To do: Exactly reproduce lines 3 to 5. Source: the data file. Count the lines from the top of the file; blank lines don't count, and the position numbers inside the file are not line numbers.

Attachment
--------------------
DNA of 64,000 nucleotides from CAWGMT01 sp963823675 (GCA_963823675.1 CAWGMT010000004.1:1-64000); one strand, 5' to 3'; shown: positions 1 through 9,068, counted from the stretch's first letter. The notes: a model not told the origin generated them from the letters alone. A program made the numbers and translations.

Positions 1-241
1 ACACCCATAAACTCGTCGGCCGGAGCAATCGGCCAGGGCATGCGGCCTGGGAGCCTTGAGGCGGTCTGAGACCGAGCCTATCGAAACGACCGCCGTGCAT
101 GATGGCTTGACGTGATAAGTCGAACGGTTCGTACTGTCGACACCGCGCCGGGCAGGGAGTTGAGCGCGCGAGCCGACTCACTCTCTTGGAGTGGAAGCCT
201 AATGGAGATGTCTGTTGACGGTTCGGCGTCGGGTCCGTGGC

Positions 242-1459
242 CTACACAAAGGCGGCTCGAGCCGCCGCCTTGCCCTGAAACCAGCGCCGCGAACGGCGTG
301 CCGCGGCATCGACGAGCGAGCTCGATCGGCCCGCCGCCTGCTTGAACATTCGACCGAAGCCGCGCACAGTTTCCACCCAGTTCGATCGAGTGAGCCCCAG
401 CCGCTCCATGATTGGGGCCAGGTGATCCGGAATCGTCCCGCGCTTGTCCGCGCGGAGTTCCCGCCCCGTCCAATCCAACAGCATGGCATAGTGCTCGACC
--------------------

1 ACACCCATAAACTCGTCGGCCGGAGCAATCGGCCAGGGCATGCGGCCTGGGAGCCTTGAGGCGGTCTGAGACCGAGCCTATCGAAACGACCGCCGTGCAT
101 GATGGCTTGACGTGATAAGTCGAACGGTTCGTACTGTCGACACCGCGCCGGGCAGGGAGTTGAGCGCGCGAGCCGACTCACTCTCTTGGAGTGGAAGCCT
201 AATGGAGATGTCTGTTGACGGTTCGGCGTCGGGTCCGTGGC